02/26/2012 - 10:01

The local comune recently started a purge on stranieri who had not got an 'agibilita' for their property. Large fines were being dished out so we started to get organised. First our geometra sent a technico round with a view to producing the right document with regard to energy etc. He took a pretty cursory look round and has not been heard of since. Then another technico was lined up - a friend as it happens - and he gave me sample docs to produce - just a weeks work with scale drawings and pipe layouts etc... windows detailed in size.. radiators detailed in size.Now the geometra says the original technico - when the house was restored 5 years ago - has to sign the docs.So, one asks, what if the original guy had died? Surely any qualified person can certify the work. We really have no idea what is really needed by the comune and were not sure the geometra does either.Does anyone know what the agibilita is really all about please?



Here is a load of stuff which you need for a certificate of abitabilita: it may not be comprehensive, but here goes. Thermal certificate by a geometra now including an estimate of the annual total energy requirement of the house. Will cost around €500 to prepare. Ceritificate of electrical system - free from the original electrician, difficulties and costs if he happens to have died. Certificate of plumbing system - free from original plumber, not as difficult as electrics if plumber has died. Approval of septic tank discharge if to land. (This is a very recent one, and may very between regions)  - geometra has to draw up what is existing and get apporoval from local water authority - €600 or so. Proof of water supply. Water bill is enough if mains water is connected, otherwise well water has to be tested at a cost of around €300. In addition I am told that a DURC is required (certificate from a builder showing he has paid all his taxes and NI payments). This is wonderfully tricky if the builder engaged many years ago has retired, because this DURC must be current, and DURCs only last a very short time (3 months, I think). Can normally be overcome by a builder who owes the geometra a favour obliging, but this may open up a can of worms for the future. The other major requirement is to ensure that the house exactly accords with the catastal drawings on record, both externally and internally. This might well knock you back another €6-700. I wouldn't be surprised if evidence that you have had your boiler serviced and tested regularly is also asked for, though so far no geometra has asked for this. As to the requirement that the original geometra has to sign stuff off, I'm not convinced this is the case - certainly not for the thermal certificate or for the drainage or water supply 'tests'. For the updating of the catastal details I can see a logic in the origiinal tecnico being involved, but I cannot believe that it is mandatory.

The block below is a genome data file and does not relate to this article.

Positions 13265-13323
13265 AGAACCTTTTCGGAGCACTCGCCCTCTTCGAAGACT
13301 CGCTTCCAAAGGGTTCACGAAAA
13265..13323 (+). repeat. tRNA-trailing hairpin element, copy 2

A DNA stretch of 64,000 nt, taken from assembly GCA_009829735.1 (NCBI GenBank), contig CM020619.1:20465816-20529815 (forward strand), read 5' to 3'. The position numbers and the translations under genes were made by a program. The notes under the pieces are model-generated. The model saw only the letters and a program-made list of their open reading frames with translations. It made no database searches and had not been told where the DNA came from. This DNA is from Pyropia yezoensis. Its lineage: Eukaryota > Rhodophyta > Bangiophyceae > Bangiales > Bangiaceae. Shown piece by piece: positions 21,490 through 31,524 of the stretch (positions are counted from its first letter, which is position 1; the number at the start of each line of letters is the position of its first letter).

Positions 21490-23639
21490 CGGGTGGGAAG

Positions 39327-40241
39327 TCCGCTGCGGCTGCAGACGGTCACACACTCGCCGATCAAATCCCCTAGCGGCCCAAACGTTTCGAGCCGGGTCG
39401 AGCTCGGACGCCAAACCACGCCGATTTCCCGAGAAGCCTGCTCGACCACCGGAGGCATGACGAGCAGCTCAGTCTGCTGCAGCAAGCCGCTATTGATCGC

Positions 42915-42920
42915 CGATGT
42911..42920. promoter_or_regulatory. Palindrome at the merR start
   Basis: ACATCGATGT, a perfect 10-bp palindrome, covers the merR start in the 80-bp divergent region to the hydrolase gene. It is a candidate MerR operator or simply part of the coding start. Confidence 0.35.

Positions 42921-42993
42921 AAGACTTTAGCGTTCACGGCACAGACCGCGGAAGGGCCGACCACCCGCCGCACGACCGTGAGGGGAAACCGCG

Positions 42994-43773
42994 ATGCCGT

I think there has been conversations about this before a few years back ? I can imagine the rules changing and being tweaked over the years as new eco friendly legislation comes into being, but surely there should be a single entity responsible for carrying out all of the checks and certification? Who actually decides that the 10 year old certificate is still relevant, especially if the seller claims no changes have been made? I KNOW we are not in the UK, but in the main this sort of thing is carried out by Building Control and Planning Officers me thinks................I assume the local technico would be the equivalent here? I see newbies here renting and then buying property and I always say 'make sure that you get a certificate of agibilita'............some of the properties are so ramshackle you wonder where the certificates come from! A costly exercise !

You are correct to say that there is no reason for a 'normal householder' to consider one of these certificates essential. The need for one comes about if you have had any work done to your house which required a permission, and which resulted in an alteration of the layout, or window positions etc  meaning that the current catastal documents don't exactly match the reality, and will jump up and bite you only when you want to sell. The certificate of abitabilita/agibilita (same thing) following work carried out serves effectively the same purpose as a completion certificate issued by the Building Inspector in the UK. In the past these sort of formalities got glossed over in Italy, (and it is possible to get caught out by having bought a house which you have not done any work to, but which the previous owners had not updated on the registered catastal drawings). This is the bit of law which sagraisolar has encountered, because his comune has started checking up on permissions granted but for which no certificate has been issued. In his case at least he had the work carried out on his own behalf, but you could also be entrapped because of work carried out by the previous owner. Nowadays the law requires notaios, when transacting a house, to receive affirmation that all the catastal drawings are fully current, and (I am told) to also require a certificate of abitabilita. The certificate is valid for as long as no further works are carried out to the house. So, unless you need one of these certificates to sell or rent out your house, or your comune fingers you as a likely source of some income, you don't need one. However, if you are thinking about selling your house it is as well to start the process ahead of time, because it can take up to six months to get one!

I understand that local Councils are checking on the accuracy of the catastal data. If your house was restored by the previous owner about 5 years ago, it may have happened that they carried out the works without all the necessary permits, certificates, etc. This is quite common. We had to get new plans for our property submitted after purchasing it as the previous owner - a builder - carried out the restoration works without updating plans. Variations were minimal, but new detailed plans were necessary. So we had to comply with regulations and we are happy about it. Yes, it ends up costing a bit of money, but the property is perfectly legal and we have peace of mind... and a lighter pocket.